The world as we know it will be evolving to a place where 80 percent of human jobs will be wiped out.
From Rio De Janeiro comes an AFP story that artificial intelligence (AI) could replace 80 per cent of human jobs in the coming years. But that is a good thing, says United States-Brazilian researcher Ben Goertzel, a leading AI guru.
56 year old Goertzel, is a mathematician, cognitive scientist and famed robot-creator. He is founder and chief executive of SingularityNET, a research group he launched to create “Artificial General Intelligence,” or AGI – artificial intelligence with human cognitive abilities.
Mr Goertzel was speaking at the Web Summit in Rio de Janeiro, the world’s biggest annual technology conference. He told AFP in an interview that AGI is just years away . He spoke out against recent efforts to curb artificial intelligence research.
If machines are to really be as smart as people and to be as agile, then they need to be able to take big leaps beyond their training and programming., he said. “ I think there’s reason to believe we’re years rather than decades from getting there.
Speaking on the debate around AI such as ChatGPT and its risks, the robot maker said “I don’t think we should pause it. These are very interesting AI systems, but they’re not capable of becoming like human level general intelligences, because they can’t do complex multi-stage reasoning.” He pointed out that such systems can’t invent wild new things outside the scope of their training data.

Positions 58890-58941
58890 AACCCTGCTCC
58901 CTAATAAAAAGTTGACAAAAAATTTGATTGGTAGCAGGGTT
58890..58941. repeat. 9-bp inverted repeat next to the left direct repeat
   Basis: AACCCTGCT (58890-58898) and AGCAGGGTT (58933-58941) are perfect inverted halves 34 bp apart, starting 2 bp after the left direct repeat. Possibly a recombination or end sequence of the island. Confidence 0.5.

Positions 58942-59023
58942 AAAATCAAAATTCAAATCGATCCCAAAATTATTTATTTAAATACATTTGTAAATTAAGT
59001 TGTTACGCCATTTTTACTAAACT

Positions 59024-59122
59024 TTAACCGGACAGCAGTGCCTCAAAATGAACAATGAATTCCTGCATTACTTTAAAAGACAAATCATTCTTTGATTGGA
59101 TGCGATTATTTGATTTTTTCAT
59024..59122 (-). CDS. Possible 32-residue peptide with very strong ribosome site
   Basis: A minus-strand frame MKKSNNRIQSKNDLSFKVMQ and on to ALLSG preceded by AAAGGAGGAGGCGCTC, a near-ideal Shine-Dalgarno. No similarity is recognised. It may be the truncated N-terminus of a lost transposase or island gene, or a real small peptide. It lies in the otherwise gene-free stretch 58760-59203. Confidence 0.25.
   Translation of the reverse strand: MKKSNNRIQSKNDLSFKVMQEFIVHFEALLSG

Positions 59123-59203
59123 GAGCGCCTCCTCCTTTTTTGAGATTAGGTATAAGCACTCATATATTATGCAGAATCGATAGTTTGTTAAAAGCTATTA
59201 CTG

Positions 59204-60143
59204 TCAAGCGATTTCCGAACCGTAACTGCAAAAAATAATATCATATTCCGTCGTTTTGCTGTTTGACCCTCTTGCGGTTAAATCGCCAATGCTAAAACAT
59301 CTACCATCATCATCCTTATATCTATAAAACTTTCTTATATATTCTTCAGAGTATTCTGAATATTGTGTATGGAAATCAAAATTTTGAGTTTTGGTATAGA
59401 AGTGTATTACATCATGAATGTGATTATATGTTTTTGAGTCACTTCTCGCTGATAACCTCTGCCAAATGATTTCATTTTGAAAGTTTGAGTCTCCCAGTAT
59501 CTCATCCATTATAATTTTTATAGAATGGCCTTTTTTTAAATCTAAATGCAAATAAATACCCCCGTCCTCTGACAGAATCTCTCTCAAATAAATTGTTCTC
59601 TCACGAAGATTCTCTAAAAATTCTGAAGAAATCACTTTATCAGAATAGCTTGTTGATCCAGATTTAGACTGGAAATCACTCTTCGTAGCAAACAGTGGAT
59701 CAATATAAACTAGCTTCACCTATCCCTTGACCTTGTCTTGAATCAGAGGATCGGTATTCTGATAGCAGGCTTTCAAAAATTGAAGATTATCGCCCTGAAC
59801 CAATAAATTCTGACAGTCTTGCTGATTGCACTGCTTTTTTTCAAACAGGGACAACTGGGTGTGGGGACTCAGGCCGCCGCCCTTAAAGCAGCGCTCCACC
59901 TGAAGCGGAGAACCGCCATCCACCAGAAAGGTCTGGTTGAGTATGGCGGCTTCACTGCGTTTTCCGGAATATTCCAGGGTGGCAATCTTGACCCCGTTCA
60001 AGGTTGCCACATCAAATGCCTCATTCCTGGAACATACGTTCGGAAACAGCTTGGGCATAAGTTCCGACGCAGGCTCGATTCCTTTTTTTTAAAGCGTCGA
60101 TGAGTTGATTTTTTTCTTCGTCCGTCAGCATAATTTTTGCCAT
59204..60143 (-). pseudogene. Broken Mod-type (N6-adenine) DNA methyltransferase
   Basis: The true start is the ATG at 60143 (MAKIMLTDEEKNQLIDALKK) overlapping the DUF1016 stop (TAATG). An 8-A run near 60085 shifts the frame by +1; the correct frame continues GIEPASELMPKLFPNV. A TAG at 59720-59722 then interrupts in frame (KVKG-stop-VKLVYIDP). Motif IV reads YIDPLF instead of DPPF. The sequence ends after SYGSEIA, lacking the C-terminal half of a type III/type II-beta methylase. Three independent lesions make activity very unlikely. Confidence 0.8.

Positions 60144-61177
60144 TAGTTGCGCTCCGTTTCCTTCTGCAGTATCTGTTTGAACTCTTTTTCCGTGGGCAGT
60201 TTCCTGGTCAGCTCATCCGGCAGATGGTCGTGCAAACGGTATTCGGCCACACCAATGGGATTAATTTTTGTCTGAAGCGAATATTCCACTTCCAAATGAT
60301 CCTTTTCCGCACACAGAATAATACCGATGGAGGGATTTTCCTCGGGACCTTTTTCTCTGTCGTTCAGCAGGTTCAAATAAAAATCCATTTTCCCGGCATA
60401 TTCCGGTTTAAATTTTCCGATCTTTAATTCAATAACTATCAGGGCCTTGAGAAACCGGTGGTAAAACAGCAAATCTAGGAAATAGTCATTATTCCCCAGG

While he agreed that ChatGPT can also spread misinformation, he challenged the those who were are saying we should pause AI. Why haven’t we banned the internet? Because the internet also spreads misinformation.
“I think we should have a free society. And just like the internet shouldn’t be banned, we shouldn’t ban this,” he said.
Mr Goertzel estimated that you could probably obsolete maybe 80 per cent of jobs that people do, even without having an AGI. Systems using artificial general intelligenceh are going to follow in the next few years.
“I don’t think it’s a threat. I think it’s a benefit. People can find better things to do with their life than work for a living. Pretty much every job involving paperwork should be automatable. I think education will also be an amazing market for humanoid robots, as well as domestic help,” he said.
He pointed out that regulations need to be developed by society. Ais should be developed to do good things. And the governance of the AIs to be somehow participatory among the population. The problem is that the companies funding most of the AI research don’t care about doing good things. They care about maximising shareholder value.
Prepared by newsnet intern Simon Marbaniang from available news reports